Today we begin the book of Jude, one of the shortest books in the Bible, written by a Christian called Jude to Jewish Christians probably between 67 AD and 80 AD.
Today’s passage is Jude 1:1-7. Let’s go!
Jude 1:1-2 (NIV) 1 Jude, a servant of Jesus Christ and a brother of James, To those who have been called, who are loved by God the Father and kept by Jesus Christ: 2 Mercy, peace and love be yours in abundance.
On verses 1-2: Who is Jude? The fact that Jude calls himself “a servant of Jesus Christ and a brother of James” (v1) suggests to scholars that Jude had a very unique background: Jude was Jesus’ half-brother. In other words, after the Virgin Mary gave birth to Jesus, Mary and her husband Joseph had natural children of their own, including Jude and James. Imagine growing up with Jesus as your older brother! Although Jude grew up with Jesus, Jude and his siblings at first did not believe that their brother was actually the Son of God (John 7:4-5). It was not until Jesus rose from the dead and appeared to his followers and family that Jude believed Jesus to be who He claimed to be. It is likely for this reason that Jude humbly refers to himself as only a “servant of Jesus Christ and a brother of James”, instead of as “Jesus’ half-brother”.
Also, take note of how Jude addresses the Christians reading his letter. He says, “To those who have been called, who are loved by God the Father and kept by Jesus Christ” (v1). If you have trusted Jesus Christ as your Saviour, then that description applies to you too. You are called, loved by God the Father and kept by Jesus Christ.
Jude 1:3-4 (NIV) 3 Dear friends, although I was very eager to write to you about the salvation we share, I felt I had to write and urge you to contend for the faith that was once for all entrusted to the saints. 4 For certain men whose condemnation was written about long ago have secretly slipped in among you. They are godless men, who change the grace of our God into a license for immorality and deny Jesus Christ our only Sovereign and Lord.
On verses 3-4: Originally Jude’s plan was to instruct his readers about the salvation we have in Jesus (v3). However, because false teachers had started to influence the Christians in Jude’s day, Jude felt it was more urgent for him to warn his readers about these false teachers. Though we don’t know the names of these false teachers, we have an idea about what they were teaching. They were teaching that since God’s love is unconditional it meant that people could do whatever they want, including continuing to sin. As Jude says, they “change the grace of our God into a license for immorality” (v4). These false teachers also denied the uniqueness of Jesus Christ as Sovereign and Lord (v4), possibly claiming that other gods and faiths were just as good as Jesus. For this reason Jude calls these false teachers “godless men” (v4).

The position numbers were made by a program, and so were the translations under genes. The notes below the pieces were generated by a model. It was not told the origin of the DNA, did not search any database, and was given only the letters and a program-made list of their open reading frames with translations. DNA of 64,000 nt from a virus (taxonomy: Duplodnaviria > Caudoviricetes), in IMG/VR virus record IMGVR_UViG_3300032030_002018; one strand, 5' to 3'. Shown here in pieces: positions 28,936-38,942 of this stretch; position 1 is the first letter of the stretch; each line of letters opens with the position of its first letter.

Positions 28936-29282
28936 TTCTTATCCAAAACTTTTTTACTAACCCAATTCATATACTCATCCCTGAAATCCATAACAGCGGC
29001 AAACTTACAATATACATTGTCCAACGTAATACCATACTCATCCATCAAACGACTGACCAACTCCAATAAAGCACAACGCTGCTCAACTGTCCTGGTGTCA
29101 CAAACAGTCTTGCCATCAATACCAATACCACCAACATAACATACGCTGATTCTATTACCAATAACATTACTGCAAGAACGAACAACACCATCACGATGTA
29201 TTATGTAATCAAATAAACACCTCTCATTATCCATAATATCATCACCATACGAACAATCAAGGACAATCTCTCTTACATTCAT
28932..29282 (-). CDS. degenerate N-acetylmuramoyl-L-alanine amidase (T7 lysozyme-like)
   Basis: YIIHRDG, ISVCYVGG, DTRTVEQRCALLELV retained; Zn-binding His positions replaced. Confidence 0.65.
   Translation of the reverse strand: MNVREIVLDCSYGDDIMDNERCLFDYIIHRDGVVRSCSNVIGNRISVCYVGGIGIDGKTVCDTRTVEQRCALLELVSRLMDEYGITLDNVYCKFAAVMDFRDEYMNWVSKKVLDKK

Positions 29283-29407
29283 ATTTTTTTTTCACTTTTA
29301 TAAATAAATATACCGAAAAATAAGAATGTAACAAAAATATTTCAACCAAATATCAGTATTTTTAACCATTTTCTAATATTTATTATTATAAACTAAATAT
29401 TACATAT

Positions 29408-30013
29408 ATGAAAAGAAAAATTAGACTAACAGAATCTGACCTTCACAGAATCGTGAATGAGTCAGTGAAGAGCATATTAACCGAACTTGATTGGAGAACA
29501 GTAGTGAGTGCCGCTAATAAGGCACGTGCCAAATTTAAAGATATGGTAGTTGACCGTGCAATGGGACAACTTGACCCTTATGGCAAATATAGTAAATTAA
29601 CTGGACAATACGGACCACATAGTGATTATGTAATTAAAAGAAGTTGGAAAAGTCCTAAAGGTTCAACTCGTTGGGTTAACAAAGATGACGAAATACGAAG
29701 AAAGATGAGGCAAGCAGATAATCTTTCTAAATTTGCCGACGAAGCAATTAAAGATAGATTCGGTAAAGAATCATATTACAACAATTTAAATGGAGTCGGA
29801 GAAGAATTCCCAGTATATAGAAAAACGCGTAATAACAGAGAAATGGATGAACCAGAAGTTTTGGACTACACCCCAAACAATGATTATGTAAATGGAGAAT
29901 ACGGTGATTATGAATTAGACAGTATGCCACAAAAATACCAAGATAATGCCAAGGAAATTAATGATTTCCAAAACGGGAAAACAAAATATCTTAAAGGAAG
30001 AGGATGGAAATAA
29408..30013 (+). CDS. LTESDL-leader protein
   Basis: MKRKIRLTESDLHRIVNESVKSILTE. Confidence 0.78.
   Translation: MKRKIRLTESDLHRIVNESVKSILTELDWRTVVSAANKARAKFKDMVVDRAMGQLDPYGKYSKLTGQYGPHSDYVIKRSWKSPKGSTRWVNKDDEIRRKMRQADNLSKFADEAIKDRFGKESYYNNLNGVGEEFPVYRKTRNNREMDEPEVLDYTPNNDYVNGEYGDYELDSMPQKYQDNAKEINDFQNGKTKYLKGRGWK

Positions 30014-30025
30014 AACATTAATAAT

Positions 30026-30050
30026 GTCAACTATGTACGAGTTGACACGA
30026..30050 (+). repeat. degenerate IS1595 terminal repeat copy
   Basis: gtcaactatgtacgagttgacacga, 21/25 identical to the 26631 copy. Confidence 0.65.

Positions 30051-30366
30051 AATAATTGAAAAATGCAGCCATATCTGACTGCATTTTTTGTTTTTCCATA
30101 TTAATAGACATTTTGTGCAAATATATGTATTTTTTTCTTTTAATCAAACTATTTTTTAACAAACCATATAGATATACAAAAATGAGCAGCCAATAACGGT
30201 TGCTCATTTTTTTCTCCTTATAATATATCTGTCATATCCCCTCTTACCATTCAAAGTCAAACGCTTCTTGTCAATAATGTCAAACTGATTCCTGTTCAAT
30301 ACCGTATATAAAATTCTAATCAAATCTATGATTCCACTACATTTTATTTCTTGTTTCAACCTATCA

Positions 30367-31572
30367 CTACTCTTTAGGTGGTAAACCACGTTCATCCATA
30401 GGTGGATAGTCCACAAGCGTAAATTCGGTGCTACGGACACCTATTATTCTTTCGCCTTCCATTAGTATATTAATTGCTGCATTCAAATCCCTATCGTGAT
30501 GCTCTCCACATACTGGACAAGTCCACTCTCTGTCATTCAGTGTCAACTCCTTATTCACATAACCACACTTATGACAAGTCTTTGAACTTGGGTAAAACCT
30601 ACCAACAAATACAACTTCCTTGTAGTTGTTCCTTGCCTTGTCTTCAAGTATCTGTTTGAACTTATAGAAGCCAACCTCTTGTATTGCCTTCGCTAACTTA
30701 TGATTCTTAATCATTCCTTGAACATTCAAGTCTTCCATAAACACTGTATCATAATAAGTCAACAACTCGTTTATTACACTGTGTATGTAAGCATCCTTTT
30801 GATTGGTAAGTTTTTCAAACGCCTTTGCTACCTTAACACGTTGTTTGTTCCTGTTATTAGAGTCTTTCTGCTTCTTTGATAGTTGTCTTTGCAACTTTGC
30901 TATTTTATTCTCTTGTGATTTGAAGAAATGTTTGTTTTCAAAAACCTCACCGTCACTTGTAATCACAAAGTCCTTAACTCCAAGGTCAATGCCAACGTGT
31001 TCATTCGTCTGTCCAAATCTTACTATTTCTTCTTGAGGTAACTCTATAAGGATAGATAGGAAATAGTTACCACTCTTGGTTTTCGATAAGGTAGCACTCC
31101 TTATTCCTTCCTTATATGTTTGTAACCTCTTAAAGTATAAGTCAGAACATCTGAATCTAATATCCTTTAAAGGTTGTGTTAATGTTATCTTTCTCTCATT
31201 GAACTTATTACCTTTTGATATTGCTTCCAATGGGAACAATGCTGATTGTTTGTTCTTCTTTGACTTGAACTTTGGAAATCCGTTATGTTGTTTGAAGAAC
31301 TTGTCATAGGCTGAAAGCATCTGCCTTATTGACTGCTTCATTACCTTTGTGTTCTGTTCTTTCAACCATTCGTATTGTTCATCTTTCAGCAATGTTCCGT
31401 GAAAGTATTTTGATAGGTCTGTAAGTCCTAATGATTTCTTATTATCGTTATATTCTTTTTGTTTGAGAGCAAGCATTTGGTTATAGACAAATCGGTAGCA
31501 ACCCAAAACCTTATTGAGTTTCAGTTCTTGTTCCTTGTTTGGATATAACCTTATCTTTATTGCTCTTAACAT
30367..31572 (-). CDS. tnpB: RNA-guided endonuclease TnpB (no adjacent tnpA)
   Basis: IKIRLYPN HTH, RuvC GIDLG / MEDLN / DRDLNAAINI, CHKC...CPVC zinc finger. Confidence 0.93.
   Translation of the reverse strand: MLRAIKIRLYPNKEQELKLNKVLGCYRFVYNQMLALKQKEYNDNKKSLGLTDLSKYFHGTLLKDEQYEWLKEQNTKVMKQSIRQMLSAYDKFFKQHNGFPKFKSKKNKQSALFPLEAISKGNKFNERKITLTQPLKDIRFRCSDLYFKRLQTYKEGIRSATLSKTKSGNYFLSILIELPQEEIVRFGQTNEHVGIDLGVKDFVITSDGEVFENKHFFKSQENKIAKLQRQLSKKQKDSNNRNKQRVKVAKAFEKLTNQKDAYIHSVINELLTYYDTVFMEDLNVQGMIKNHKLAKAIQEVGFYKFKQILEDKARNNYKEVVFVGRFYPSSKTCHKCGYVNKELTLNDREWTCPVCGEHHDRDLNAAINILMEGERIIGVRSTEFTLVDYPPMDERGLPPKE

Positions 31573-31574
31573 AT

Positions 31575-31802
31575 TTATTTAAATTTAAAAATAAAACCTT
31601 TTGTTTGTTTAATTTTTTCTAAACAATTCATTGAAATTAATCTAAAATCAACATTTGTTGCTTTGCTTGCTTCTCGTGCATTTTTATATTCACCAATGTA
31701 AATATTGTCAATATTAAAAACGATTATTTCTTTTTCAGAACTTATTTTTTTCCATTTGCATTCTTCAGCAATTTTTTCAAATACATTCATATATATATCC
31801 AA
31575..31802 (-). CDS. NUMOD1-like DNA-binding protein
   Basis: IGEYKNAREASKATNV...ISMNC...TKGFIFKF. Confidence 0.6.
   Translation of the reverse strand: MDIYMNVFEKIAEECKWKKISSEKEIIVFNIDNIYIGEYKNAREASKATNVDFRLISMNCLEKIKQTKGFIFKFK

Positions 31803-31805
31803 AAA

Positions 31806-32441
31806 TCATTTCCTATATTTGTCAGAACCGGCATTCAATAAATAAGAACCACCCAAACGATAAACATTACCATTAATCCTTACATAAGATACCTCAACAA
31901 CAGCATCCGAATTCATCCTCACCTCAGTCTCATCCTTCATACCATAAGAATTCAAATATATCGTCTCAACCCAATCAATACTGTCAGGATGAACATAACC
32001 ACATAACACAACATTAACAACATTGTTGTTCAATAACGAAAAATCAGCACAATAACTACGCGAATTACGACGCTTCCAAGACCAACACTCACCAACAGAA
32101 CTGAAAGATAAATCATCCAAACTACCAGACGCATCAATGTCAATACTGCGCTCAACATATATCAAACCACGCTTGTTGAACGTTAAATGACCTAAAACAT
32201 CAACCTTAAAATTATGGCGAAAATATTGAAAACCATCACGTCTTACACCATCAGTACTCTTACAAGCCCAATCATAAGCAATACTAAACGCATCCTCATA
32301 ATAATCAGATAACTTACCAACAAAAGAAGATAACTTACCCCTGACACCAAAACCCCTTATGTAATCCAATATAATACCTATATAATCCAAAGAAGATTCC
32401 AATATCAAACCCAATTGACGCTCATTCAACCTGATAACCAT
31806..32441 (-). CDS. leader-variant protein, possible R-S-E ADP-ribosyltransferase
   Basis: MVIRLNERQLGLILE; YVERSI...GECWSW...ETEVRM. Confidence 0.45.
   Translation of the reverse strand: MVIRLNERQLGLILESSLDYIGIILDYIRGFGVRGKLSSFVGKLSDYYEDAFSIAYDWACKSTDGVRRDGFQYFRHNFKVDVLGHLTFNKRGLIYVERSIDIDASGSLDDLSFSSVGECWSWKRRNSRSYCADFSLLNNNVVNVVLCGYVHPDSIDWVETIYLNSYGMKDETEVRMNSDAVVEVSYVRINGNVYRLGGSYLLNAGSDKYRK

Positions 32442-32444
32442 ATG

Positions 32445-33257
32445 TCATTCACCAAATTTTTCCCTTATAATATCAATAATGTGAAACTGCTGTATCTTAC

What can we learn from this? God’s grace was never meant to be a licence for immorality. Don’t think “since God already accepts me I can just sin whenever and however much I want”. Those who think in this way misunderstand God’s grace. They fail to see that God saved us from our sins by sacrificing His Son so that we would be forgiven and not continue to sin, so that we could know a new life in Christ. If I intentionally go back to sinning persistently in the way I used to, it suggests that there is major room in my life that God has yet to change or take over.
Jude 1:5-7 (NIV) 5 Though you already know all this, I want to remind you that the Lord delivered his people out of Egypt, but later destroyed those who did not believe. 6 And the angels who did not keep their positions of authority but abandoned their own home–these he has kept in darkness, bound with everlasting chains for judgment on the great Day. 7 In a similar way, Sodom and Gomorrah and the surrounding towns gave themselves up to sexual immorality and perversion. They serve as an example of those who suffer the punishment of eternal fire.
On verses 5-7: In verse 5 Jude references the Lord delivering His people from slavery in Egypt, as described in the first five books of the Old Testament, and how some of the people later forgot about him and were destroyed. Jude suggests that even if you have seen God perform great miracles, it is no good if later you forget or reject God’s saving work and stop trusting in Him.
In verse 6, Jude speaks about angel leaders who rebelled against God and how they were ousted out of heaven and sentenced to hell.
In verse 7, Jude speaks about Sodom and Gomorrah, two towns that were destroyed completely because of their sin (Genesis 19). Jude mentions that those who died in Sodom and Gomorrah are examples for those who suffer from fire?
What can we learn from this? There are real consequences for our sin, including death. As Romans 3:23 says, “For the wages of sin is death.” Fortunately for us, Jesus took on those consequences for us when He died on the cross, sacrificing His life in place of ours. If we do not go to Jesus for forgiveness and salvation, there is no other way for us to be forgiven. As Jesus says, “if you do not believe that I am the one I claim to be, you will indeed die in your sins.” (John 8:24)
Lord Jesus, thank You for taking on the punishment for my sins when You died on the cross. May I never take Your grace for granted, or treat it as a licence to keep on sinning. Thank You that I am called, loved and kept by You. In Jesus’ name, AMEN!